By Garett Roush

Jeff Sessions has often portrayed himself as a champion of states’ rights – except when it comes to marijuana.

Not only is the Attorney General trying to maintain and strengthen the overreaching federal prohibition on cannabis, but he’s even on a crusade to undermine states’ rights by enforcing federal policy in states that have legalized medical marijuana. He made headlines recently as a 12-year old epileptic and medical-marijuana patient, Alexis Bortell, sued Sessions and the Drug Enforcement Administration. The lawsuit may be successful considering that the government’s first request to dismiss the case was denied.

As Sessions continues his big government crusade against pot, he not only violates states’ rights, but also the individual rights of people and patients like Alexis. As an epileptic who suffers from grand-mal seizures, I completely understand Alexis’ battle. A few months ago, I shared my story about coming out of the “weed-closet.” Unfortunately, there’s plenty more stories like Alexis’ and mine. Many patients have conditions that require medical marijuana treatment, but their medicine is now threatened under the current AG.

The District of Columbia and 29 states have some type of medical marijuana program. Over 195 million Americans are prescribed medical marijuana to treat conditions such as cancer, epilepsy, PTSD, Multiple Sclerosis, and many others. While our country battles an opioid epidemic, many patients are becoming more receptive to a medication that has minimal lasting side effects and a mortality rate of zero.

Sessions’ anti-marijuana campaign is not only inhumane and outdated, it’s completely antithetical to his former shtick as a states’ rights watchdog under the Obama Administration. For example, Sessions co-sponsored the State Marriage Defense Act of 2014, which would allow the “state definition of marriage to supersede the federal definition.” Then-Senator Sessions also considered the Voting Rights Act “intrusive” because it only focused on a limited amount of states.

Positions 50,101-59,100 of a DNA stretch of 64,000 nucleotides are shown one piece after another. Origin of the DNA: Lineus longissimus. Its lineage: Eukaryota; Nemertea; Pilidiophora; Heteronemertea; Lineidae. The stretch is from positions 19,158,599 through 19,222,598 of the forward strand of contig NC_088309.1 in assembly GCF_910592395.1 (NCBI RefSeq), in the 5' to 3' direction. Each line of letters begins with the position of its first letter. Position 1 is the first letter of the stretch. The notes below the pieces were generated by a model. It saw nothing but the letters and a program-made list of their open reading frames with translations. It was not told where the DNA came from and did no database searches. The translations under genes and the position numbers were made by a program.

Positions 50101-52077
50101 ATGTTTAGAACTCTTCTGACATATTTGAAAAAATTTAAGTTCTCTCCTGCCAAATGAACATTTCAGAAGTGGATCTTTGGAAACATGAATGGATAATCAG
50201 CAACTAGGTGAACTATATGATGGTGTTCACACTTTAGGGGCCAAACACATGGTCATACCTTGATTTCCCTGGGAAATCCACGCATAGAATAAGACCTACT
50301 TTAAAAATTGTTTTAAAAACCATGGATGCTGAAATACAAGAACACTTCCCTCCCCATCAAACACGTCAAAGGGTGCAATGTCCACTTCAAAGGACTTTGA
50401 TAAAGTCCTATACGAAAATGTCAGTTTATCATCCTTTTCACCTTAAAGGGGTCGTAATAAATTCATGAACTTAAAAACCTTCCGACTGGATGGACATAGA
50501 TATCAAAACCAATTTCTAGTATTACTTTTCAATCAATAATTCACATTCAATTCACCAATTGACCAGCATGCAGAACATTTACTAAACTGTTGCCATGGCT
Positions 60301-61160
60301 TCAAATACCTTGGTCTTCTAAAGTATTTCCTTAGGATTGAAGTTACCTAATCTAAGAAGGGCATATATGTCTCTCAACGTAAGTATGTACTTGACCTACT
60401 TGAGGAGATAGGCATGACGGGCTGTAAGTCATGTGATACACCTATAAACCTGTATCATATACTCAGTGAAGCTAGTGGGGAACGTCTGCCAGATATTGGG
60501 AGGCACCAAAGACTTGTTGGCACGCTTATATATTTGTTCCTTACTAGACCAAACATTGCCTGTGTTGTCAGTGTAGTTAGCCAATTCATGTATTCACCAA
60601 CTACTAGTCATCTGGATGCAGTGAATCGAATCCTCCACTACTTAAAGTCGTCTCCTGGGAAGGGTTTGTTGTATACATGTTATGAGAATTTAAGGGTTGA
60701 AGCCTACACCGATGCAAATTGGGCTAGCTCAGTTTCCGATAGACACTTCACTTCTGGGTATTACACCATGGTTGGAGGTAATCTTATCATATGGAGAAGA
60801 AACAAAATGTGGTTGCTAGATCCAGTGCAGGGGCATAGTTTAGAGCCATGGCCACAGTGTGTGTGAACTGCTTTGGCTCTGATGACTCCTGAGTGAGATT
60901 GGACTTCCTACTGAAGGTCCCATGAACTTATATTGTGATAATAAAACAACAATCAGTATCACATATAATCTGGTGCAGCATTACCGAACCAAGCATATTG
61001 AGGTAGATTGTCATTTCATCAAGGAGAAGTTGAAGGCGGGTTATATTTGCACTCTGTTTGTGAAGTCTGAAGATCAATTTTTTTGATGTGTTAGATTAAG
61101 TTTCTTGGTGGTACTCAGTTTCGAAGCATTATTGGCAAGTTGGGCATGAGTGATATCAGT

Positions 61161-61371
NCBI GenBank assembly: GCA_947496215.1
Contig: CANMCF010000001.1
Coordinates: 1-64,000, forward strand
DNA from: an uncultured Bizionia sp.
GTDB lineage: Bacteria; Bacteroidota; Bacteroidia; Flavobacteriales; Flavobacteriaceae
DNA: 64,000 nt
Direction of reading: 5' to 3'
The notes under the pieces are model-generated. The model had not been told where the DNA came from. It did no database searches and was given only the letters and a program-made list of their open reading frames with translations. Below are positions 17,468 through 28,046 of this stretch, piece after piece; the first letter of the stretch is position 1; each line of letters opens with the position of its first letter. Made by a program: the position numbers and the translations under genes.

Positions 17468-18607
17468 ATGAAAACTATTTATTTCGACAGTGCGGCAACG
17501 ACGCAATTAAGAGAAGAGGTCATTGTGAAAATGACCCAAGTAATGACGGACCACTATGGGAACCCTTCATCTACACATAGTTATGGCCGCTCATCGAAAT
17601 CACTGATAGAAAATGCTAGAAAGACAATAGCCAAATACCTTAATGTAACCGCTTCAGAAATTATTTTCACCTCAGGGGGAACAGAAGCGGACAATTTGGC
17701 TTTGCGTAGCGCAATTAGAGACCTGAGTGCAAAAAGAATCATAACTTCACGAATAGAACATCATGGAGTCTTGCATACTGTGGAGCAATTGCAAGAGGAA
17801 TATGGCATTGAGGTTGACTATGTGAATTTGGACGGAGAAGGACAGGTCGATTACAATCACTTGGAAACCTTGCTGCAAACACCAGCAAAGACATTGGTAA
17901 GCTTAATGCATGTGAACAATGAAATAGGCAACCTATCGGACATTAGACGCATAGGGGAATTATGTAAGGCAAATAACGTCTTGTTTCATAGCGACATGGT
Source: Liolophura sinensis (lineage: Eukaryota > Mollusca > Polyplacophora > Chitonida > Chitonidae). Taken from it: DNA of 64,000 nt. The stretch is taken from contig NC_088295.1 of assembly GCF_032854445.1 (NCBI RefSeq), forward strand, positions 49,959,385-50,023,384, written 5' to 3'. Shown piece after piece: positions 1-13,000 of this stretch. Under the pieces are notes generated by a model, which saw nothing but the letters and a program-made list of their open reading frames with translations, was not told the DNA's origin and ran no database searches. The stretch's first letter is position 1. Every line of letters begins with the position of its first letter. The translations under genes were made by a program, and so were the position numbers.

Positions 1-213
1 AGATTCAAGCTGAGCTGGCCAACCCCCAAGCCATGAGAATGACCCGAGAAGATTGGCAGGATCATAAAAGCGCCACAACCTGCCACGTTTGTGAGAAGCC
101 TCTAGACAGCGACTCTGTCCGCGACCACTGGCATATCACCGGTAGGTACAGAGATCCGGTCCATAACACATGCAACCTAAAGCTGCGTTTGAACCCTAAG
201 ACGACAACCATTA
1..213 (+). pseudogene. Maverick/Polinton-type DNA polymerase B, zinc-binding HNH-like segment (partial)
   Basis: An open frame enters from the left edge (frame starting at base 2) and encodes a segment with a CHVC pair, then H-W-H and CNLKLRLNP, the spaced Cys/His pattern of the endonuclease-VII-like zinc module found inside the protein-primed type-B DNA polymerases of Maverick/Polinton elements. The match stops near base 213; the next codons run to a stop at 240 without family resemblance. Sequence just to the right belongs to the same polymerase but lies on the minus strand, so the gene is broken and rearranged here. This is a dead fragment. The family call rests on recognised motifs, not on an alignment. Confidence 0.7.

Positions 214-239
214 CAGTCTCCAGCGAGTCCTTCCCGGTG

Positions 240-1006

Is it not somewhat ironic that a former senator who opposed overbearing federal policy at every corner is now an attorney general who pushes heavy-handed federal policies on states whose citizenry oppose said practices?

To be clear, this issue here is not about whether you agree or disagree with Sessions on marriage or voting rights. It’s about the consistent application of the 10th Amendment and the principles of limited government. Sessions’ senatorial record shows he was often protecting states from federal laws or mandates. His record as AG says otherwise.

Admittedly, Sessions is also a defender of the rule of law. But according to the law–specifically in the Rohrabacher-Farr Amendment of the 2016 Consolidation of Appropriations Act–the federal government cannot prevent states from “implementing their own laws that authorize the use, distribution, possession, or cultivation of medical marijuana.

It seems as if the power of the Justice Department is potent enough to even dilute the staunch limited government positions held by Sessions. This is evident in his push to crack down on medical marijuana and to expand the federal government’s reign on civil asset forfeiture. Fortunately, it seems that the Senate is not going to allow Sessions’ to have his way all that easily.

If Sessions is serious about limiting the power of the federal government and protecting states’ rights, then his first step is to identify those who support big government–by looking in the mirror.

Garett Roush serves on the North American Executive Board with Students for Liberty and is the Michigan State Chair with Young Americans for Liberty. Follow him @GarettRoush

Jeff Sessions supports states’ rights, except when it comes to marijuana AP Photo/Alex Brandon

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